• Gordon M. Dickinson


Since its recognition in 1981 the acquired immunodeficiency syndrome (AIDS) has become the most striking disease of the 20th century. It is a fatal disease that results in the death of virtually all affected patients within 3 years of diagnosis. Initially described in homosexual men and intravenous drug users,1-3 AIDS is now recognized as a disease that also affects hemophiliacs, children born to infected mothers, and, through blood transfusions or sexual contact with infected persons, virtually anyone. The recognition of the human immunodeficiency virus (HIV)—formerly named human T-lymphotrophic virus-type III (HTLV-III), lymphadenopathy-associated virus, or AIDS-related virus—as the causative agent of AIDS was followed by the development of an antibody test and detection of asymptomatic infections that greatly outnumber cases of AIDS. The actual number of infected persons in the United States is unknown. Estimates range from 1,000,000 to 1,500,000. How many infected persons will eventually develop AIDS is also unknown. Studies of homosexual men with HTLV-III antibody have found that 7–34% developed AIDS during the 12–72 months of observation from the time HTLV-III antibody was detected.4–7 The observation that immunological abnormalities are progressive over time in infected persons suggests that the number who eventually develop AIDS may be much higher.8,9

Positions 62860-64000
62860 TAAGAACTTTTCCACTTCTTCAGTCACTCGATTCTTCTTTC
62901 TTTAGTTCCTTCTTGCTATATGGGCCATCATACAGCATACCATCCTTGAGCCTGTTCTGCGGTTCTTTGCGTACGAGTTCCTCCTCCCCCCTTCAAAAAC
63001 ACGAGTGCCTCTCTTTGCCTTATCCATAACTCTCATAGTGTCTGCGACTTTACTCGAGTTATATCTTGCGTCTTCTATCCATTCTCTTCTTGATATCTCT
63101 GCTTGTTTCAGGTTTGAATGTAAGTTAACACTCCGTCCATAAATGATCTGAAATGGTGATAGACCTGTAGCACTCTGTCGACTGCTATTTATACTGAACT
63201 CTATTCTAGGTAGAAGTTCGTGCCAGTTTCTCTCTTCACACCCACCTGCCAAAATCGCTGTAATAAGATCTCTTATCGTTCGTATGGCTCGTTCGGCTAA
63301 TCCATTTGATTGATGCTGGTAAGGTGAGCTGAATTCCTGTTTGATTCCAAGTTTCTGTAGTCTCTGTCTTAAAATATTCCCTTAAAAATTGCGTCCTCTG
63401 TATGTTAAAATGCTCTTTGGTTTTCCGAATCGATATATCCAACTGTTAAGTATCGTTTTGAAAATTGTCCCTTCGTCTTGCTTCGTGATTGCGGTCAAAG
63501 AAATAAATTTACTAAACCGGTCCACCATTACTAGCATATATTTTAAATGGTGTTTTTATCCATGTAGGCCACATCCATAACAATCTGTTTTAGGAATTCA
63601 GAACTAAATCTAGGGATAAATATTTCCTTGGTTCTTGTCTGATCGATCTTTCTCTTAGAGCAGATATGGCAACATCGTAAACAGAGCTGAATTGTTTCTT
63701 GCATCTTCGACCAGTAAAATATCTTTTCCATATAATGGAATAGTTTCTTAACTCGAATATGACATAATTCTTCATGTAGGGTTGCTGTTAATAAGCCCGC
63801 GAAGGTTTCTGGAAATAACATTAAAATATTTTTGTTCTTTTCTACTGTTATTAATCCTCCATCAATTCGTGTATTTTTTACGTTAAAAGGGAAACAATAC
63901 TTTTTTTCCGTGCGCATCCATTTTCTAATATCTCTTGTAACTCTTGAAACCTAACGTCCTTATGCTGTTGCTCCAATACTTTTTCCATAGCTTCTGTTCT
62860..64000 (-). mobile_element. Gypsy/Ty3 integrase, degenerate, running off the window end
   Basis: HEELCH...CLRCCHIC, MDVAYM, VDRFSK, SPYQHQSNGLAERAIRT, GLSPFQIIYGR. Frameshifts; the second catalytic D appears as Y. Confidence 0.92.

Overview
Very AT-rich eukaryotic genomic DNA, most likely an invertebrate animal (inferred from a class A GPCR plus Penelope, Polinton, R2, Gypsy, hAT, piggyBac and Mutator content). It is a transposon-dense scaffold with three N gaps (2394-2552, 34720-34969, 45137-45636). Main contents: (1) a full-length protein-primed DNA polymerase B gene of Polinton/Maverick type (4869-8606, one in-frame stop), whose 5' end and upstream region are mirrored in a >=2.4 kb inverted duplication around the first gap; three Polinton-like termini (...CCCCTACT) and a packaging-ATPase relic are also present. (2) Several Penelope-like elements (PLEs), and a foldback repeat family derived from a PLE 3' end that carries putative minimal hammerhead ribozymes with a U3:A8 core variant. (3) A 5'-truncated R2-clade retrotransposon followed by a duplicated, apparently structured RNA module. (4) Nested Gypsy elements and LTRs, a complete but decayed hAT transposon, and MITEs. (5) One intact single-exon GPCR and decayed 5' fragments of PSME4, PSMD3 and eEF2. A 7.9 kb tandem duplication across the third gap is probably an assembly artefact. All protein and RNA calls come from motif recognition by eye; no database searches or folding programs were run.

Human Immunodeficiency Virus Health Care Worker Acquire Immune Deficiency Syndrome Acquire Immunodeficiency Syndrome Infected Person 
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Copyright information

© Plenum Publishing Corporation 1988

Authors and Affiliations

  • Gordon M. Dickinson
    • 1
  1. 1.Department of MedicineUniversity of Miami School of Medicine, Miami Veterans Administration Medical CenterMiamiUSA

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